Young Expert Panel on Person-Centred Care
Brussels, 20th June 2014
Imagine that your recommendations could have an impact on the lives of 500 million people. Imagine that the governments of countries across Europe rely on your scientific expertise to advise them on the toughest questions about the present and the future of health care. Well, that group of experts already exists and it is called the Expert Panel on Effective ways of Investing in Health (1).
The European Union seeks modern, responsive and sustainable heath care systems but the challenges to achieve these goals are enormous due to ageing populations, a shift to chronic diseases and the consequent incremental costs. Additionally, better informed and demanding European citizens demand health systems that fulfil all their individual needs. All of these things are intrinsically positive, however health systems as they were constructed in the second half of the 20th century are not necessarily prepared to respond to these new challenges.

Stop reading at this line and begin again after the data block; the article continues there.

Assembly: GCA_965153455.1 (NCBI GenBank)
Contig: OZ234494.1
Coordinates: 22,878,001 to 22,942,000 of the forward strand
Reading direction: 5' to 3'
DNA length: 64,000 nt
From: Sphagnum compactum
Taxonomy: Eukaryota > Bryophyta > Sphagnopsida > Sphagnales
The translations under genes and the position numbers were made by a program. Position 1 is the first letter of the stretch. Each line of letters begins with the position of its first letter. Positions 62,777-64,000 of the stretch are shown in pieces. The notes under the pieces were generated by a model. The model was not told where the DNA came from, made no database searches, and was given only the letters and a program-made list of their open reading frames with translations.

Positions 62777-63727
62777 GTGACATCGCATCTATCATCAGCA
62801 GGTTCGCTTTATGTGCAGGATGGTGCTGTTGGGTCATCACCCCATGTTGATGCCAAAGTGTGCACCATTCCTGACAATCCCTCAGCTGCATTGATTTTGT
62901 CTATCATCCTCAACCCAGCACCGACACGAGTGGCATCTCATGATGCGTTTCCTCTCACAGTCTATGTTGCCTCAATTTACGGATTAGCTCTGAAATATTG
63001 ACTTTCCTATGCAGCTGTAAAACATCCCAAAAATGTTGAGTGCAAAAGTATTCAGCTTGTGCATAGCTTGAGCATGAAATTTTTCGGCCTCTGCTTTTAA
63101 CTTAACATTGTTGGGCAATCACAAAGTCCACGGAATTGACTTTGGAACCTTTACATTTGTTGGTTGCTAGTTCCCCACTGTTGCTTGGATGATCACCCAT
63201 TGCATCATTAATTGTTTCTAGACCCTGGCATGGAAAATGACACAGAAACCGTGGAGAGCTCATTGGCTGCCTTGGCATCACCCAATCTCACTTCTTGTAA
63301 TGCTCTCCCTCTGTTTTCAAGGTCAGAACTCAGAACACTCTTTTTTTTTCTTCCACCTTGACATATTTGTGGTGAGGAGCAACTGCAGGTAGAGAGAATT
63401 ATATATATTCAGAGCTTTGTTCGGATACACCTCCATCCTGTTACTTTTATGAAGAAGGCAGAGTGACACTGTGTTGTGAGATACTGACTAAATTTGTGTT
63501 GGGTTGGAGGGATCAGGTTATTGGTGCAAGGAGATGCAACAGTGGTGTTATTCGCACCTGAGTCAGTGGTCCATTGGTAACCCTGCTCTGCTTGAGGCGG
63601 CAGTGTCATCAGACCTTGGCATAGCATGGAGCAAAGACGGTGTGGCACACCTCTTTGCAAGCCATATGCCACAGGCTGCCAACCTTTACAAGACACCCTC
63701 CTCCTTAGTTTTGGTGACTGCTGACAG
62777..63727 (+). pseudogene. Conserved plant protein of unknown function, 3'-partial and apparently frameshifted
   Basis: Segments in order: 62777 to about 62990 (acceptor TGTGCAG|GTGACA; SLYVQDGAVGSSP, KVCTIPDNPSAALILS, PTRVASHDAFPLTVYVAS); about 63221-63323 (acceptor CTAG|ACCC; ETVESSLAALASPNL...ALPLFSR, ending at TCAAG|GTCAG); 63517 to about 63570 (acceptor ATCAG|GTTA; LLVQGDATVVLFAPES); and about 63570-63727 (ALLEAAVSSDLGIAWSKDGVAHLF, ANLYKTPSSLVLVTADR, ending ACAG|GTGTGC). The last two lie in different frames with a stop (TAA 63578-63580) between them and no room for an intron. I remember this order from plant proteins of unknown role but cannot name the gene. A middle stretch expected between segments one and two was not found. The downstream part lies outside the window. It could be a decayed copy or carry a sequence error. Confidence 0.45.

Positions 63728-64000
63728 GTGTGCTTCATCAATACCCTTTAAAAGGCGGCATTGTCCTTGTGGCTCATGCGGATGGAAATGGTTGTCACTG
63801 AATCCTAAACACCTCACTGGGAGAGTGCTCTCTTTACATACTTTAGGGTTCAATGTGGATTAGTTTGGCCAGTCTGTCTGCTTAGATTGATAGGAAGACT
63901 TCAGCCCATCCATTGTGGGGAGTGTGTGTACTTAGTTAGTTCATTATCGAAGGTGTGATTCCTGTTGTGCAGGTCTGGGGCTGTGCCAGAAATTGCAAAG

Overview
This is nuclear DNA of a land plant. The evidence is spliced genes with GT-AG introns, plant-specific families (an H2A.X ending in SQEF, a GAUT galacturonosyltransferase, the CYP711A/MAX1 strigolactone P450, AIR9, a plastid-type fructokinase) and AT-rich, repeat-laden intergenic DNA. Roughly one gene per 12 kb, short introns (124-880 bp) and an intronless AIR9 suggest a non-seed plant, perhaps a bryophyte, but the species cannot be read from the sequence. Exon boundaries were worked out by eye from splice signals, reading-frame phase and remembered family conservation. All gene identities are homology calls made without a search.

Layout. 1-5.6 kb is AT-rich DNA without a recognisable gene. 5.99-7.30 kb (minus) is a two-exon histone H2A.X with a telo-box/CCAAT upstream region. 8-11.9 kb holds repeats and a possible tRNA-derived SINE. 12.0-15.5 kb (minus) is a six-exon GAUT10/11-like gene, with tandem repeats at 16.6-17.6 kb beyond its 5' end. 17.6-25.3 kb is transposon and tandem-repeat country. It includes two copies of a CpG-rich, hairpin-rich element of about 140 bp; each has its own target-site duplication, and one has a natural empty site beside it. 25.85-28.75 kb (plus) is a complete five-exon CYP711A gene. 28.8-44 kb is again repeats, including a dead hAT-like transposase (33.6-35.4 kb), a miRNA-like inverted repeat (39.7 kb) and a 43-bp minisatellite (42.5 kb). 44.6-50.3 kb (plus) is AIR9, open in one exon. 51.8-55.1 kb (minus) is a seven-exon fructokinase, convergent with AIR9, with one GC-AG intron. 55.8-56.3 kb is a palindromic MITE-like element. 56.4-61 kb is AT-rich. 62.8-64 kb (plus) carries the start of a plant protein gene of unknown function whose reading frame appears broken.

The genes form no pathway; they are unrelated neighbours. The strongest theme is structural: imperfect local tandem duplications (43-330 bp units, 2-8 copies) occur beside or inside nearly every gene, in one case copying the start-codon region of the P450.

The gap between the expectations of citizens and stakeholders in terms of what comprises a modern health care system and reality seems to be narrowed at least partially by a transition to person-centred care, but what it consists of and how it will be achieved remain questions to be answered. That was the motto for a Brussels gathering of seventeen Young Forum Gasteiners comprising young health professionals from different countries and backgrounds, to reflect, discuss and propose disruptive ideas that could change the way we currently organise health care to make it more developed, responsive, sustainable and person-centred.